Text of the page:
"Vail Investment Co.,

"Tucson, Arizona.

"You are hereby ordered and directed, upon my death, to issue and deliver the 49,997 shares of the capital stock of your corporation of which I am the owner and to which I am entitled, under my offer and your acceptance thereof, of date November 28th, 1932, as follows, to-wit:

"Robert W. Vail


"Thirza J. Garvey


"George M. Vail

12,500 shares, and

"Harriett E. Leech



"(Signed) CARRIE VAIL."

Garvey accepted the letter and placed it in his safe deposit box, to which the deceased did not have access except with his permission, where it remained until after she passed away, when it was delivered by Garvey to the company, and thereupon the stock mentioned in the letter was issued as it directed.

At a later time deceased, without further consideration, transferred to the company other property of the value of between forty and fifty thousand dollars, which at the time constituted all the remainder of her property, except a life interest in her residence in Tucson and certain stock in the American Telephone and Telegraph Company and other corporations, which she desired to pass to various donees. Acting under the advice of Richey, she endorsed on the certificates of stock the names of the donees, and delivered them to Garvey with instructions to hand them to the donees upon her death, which was done. However, certain dividends, which had been made before her death, had been mailed to her in the form of checkspayable to her, and these checks were on hand at the time of her death. The transfer of the stock referred to on the books of the company did not take place until after her death, and of course did not carry the previously declared dividends. The board of directors of the company by resolution had fixed a salary for Mrs. Vail in the sum of $350 per month, which resolution remained in force until her death. This amount was not paid to a separate account of hers at fixed periods, but she drew checks on the account of the company from time to time as she desired. At the time of her death the amount of this salary, at the rate of $350 per month, exceeded by nearly $5,700 the sums which she had drawn for her personal use from the funds of the company. Mrs. Vail died intestate in Tucson on January 7, 1937.

It was recognized by the four children who received the stock of the company as above that federal and state inheritance taxes would have to be paid on its full value, and accordingly Garvey, who apparently represented Mrs. Vail in all her business affairs during the last years of her life, drew from the funds of the company approximately $8,000 for the payment of these taxes and for the funeral expenses of Mrs. Vail. These payments were made without any probate of Mrs. Vail's estate, or the direction or approval of any court. A question arose later, however, as to what should be done in regard to the dividend checks above referred to, amounting to some $369, and it was decided that it would be necessary to probate Mrs. Vail's estate in order to handle them. Garvey, therefore, applied for and was granted letters of administration in 1937, setting up that the total estate consisted of not to exceed $400, and later inventorying only the checks above mentioned. The matter was carried through probate in the regular manner required for estates of that size, and on October 11, 1938, the court settled the accounts and distributed the proceeds of the dividend checks above referred to. Nothing appears in the record of these proceedings indicating in the slightest degree that the estate of deceased had any assets except the dividend checks.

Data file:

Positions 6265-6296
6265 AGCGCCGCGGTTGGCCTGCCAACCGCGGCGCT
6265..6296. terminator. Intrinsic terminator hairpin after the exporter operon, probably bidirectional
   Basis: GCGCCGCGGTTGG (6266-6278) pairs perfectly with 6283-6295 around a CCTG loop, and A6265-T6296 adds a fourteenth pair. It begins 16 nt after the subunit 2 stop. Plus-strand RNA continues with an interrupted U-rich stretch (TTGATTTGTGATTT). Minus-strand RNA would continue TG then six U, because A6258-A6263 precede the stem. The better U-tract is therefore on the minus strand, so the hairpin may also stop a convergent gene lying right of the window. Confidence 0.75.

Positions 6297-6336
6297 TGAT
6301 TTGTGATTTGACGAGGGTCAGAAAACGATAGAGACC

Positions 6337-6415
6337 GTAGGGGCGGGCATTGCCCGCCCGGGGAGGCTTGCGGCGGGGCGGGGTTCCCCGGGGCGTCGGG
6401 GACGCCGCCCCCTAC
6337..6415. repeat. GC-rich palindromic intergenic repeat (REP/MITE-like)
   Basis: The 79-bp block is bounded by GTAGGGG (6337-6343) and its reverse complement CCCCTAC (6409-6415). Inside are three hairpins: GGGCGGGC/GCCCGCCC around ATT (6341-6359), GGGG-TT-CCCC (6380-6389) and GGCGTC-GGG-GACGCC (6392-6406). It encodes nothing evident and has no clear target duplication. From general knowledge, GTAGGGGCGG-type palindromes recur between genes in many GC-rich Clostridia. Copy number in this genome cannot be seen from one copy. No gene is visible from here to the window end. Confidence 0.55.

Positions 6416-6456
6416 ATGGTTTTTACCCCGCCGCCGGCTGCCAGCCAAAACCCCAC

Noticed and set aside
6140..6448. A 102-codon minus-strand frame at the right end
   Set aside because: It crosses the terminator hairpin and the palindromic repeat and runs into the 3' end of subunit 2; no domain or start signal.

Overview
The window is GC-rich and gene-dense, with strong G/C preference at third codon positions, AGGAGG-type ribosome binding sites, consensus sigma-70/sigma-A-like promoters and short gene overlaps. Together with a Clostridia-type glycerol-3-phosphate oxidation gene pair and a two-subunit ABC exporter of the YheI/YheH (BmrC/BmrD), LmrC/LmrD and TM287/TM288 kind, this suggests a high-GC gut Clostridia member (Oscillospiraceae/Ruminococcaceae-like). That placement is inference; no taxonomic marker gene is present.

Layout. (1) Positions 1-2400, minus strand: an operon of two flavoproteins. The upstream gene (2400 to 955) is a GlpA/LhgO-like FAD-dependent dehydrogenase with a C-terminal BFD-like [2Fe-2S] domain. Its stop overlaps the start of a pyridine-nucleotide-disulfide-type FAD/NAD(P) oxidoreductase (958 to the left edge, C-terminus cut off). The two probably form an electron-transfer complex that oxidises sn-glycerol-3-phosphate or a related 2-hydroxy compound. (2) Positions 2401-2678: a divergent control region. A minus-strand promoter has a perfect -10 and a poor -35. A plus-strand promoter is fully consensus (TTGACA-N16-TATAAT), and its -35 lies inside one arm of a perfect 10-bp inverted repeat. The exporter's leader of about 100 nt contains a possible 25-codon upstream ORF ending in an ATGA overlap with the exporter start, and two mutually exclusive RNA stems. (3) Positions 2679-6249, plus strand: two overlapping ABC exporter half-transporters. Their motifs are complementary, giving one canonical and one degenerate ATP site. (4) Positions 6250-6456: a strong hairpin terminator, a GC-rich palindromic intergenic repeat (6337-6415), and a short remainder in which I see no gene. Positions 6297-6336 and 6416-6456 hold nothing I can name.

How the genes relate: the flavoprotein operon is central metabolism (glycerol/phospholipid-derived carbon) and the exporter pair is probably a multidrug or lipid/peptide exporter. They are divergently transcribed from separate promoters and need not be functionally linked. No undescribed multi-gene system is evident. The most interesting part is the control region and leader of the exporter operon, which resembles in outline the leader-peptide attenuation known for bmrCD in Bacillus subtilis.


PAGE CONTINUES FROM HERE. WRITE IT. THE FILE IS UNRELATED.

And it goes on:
On January 10, 1939, there was filed in the superior court of Pima county a petition by Kenneth S. Scoville for his appointment as administrator de bonis non, upon the nomination of Maude Vail Merriam, the oldest daughter of deceased, who, as it appears above, was omitted by her mother from any participation in the distribution of the stock of the company. Mrs. Garvey opposed the application, but her objection was overruled, and Scoville was appointed. Thereafter he caused a citation to issue for various witnesses to appear for examination, at which time most of the facts above set forth were developed.

On March 21, 1939, Scoville filed suit against the Vail Investment Company for $5,709.57, being the accrued salary of deceased above referred to, and on the same day filed another suit against the company and the children of deceased to whom the stock of the company had been delivered, asking that the issuance of the stock to them should be declared void. Thereafter all of the children, except Mrs. Merriam, filed a petition to vacate all the proceedings in the estate subsequent to the discharge of the former administrator, on the ground that the court had no jurisdiction to appoint an...